“The work is transformational for some of the most vulnerable members of our community,” the award says, “and his non-profit is a model for others throughout the country.”
Emily Rounds ’21, a Hispanic Studies major from Princeton, New Jersey, received the student award.
Rounds has served as a leader on the College Crisis Initiative team, as a Spanish translator and tutor and as a community volunteer. Nominators say she strove to make Davidson a more welcoming and inclusive place.
“Her brilliance is matched only by her penchant for community building,” the award says. “She demonstrates how essential empathetic leadership is now in a time where the world is reckoning with crisis.”
The college awarded two honorary degrees. Charlotte attorney James E. Ferguson II received an honorary Doctor of Laws degree for his long career fighting for social justice and civil rights. Retired business executive and philanthropist Willie A. Deese received an honorary Doctor of Humane Letters degree for his efforts to lift others.
Deese grew up as one of nine children living on a farm near Davidson. His father was a custodian for the college and his mother, a maid. His two grandfathers also worked as long-time college laborers.
He rose to the top ranks of several pharmaceutical companies and became the largest supporter of his alma mater, North Carolina A&T, where he served as a chair on the board of trustees. He’s provided numerous scholarships for students in need and been a strong advocate for affordable housing and Alzheimer’s research. Last year North Carolina A&T named the Willie A. Deese College of Business and Economics in his honor.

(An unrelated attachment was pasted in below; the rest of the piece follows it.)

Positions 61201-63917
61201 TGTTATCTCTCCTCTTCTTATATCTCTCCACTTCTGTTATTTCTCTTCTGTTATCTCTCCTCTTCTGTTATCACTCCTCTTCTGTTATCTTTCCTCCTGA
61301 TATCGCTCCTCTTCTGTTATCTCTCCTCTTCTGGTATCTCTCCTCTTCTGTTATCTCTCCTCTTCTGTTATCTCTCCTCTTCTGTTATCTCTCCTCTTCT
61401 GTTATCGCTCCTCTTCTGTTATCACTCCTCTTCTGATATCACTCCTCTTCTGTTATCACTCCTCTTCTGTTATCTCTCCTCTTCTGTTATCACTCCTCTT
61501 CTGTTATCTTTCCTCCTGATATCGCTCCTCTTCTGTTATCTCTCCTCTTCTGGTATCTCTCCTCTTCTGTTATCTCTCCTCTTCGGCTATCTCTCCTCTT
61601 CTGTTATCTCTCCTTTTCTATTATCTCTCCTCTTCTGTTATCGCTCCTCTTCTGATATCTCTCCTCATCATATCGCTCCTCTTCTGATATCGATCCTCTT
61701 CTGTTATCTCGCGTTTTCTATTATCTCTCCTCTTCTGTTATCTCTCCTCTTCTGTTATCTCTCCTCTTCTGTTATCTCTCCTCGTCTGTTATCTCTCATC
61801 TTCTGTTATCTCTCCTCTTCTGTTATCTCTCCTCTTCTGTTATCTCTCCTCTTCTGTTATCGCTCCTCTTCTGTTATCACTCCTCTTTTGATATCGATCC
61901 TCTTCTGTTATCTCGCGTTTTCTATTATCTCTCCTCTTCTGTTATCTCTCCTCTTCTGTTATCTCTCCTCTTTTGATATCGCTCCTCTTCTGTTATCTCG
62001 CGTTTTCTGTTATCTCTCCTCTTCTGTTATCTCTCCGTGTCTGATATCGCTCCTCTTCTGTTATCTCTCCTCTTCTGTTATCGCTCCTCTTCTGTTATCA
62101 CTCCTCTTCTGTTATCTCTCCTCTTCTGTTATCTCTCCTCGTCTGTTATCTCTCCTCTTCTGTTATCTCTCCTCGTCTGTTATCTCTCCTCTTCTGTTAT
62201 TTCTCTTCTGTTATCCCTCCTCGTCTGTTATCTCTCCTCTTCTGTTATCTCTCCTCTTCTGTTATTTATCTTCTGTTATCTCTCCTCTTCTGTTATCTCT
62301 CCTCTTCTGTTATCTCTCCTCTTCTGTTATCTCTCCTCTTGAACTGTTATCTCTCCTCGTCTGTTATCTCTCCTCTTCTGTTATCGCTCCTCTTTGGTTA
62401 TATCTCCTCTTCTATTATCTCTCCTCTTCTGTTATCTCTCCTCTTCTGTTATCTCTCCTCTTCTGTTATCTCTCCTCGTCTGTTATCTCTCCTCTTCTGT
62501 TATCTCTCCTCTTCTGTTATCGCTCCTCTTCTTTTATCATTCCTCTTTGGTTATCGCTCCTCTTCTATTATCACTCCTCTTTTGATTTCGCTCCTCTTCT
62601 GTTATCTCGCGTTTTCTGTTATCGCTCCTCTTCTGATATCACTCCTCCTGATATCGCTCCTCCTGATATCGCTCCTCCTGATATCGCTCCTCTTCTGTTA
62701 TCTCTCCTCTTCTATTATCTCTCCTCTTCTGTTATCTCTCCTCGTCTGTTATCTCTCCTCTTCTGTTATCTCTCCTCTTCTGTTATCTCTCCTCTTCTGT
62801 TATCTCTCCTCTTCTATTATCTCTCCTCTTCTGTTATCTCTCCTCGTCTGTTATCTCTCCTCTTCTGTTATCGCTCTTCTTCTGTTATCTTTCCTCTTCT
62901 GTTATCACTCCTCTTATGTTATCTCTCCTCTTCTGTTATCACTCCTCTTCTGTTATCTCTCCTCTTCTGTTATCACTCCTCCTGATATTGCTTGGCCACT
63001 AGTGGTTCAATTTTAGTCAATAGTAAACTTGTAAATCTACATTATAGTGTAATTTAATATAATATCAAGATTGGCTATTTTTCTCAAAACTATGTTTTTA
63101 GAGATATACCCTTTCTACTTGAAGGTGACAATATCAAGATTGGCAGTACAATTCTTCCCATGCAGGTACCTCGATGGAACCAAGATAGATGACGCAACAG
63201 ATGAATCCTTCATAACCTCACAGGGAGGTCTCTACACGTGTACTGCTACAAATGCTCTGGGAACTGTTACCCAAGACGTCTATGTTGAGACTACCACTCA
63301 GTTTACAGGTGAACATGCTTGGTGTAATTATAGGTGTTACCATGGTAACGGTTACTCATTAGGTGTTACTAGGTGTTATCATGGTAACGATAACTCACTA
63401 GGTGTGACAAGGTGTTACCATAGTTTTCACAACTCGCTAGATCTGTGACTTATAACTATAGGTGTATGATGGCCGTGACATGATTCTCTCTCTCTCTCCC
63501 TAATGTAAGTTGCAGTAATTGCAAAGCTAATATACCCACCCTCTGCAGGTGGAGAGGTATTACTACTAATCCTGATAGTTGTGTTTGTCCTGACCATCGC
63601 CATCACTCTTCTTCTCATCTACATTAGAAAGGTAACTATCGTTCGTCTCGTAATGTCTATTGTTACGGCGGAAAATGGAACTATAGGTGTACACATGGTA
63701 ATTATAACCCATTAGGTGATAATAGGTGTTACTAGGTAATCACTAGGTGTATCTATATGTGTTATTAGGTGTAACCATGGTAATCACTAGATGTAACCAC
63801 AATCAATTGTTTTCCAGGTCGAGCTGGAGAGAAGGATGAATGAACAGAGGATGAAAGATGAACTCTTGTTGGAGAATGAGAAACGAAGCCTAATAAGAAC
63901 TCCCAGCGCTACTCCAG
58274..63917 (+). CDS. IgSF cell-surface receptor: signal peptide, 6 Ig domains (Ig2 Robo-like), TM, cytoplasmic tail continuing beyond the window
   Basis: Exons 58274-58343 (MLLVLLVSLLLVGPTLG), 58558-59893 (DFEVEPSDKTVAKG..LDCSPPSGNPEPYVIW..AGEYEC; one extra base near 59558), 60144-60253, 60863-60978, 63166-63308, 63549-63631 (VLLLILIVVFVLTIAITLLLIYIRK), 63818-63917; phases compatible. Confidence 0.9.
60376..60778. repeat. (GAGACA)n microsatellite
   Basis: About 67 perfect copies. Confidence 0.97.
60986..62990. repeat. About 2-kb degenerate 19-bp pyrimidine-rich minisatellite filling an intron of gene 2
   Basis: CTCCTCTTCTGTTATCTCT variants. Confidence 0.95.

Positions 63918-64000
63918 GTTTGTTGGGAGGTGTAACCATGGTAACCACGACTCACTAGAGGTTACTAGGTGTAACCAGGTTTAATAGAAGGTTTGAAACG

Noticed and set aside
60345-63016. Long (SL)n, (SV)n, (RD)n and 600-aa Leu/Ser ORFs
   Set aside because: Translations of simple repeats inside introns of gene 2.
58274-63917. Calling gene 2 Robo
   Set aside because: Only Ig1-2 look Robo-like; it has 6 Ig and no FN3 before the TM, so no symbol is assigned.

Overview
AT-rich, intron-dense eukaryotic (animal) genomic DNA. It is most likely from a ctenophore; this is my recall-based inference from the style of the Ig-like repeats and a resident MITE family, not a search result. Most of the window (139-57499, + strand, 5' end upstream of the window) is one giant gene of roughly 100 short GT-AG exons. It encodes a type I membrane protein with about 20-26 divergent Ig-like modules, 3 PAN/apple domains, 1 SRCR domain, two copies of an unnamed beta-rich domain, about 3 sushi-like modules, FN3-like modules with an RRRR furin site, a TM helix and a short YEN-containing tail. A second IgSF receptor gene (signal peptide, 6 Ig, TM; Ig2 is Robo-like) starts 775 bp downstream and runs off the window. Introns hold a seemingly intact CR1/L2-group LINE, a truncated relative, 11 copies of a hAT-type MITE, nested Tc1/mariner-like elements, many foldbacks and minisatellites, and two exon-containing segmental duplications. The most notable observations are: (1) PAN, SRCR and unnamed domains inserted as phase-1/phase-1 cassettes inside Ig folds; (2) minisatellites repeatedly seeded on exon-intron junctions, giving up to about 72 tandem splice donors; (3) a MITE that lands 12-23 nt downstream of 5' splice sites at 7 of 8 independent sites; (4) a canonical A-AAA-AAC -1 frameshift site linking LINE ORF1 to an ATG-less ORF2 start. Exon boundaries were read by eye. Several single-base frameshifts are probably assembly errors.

The citation for Deese notes: “Because you live your own saying: ‘When you get to the top, send the elevator back down; you model humane instincts and a disciplined, creative mind in your work and in your civic commitments; you honor your mother and father and their example in the way you live your life.”
Ferguson co-founded North Carolina’s first integrated law firm in Charlotte in the 1960s. He led the litigation team in the landmark Wilmington Ten case in the 1970s and established a groundbreaking legal training program in Apartheid-era South Africa in the 1980s. He secured official declarations of innocence for the Wilmington Ten and others after decades of ongoing advocacy. His son Jay is a member of the class of 1992.
“Because throughout the course of your life you have sought justice, truth and reconciliation;” the citation says, “because you generously share your knowledge to empower and equip others to do the same; because you continue—persistent and unflagging—in this work of addressing inequality and injustice wherever you see it.”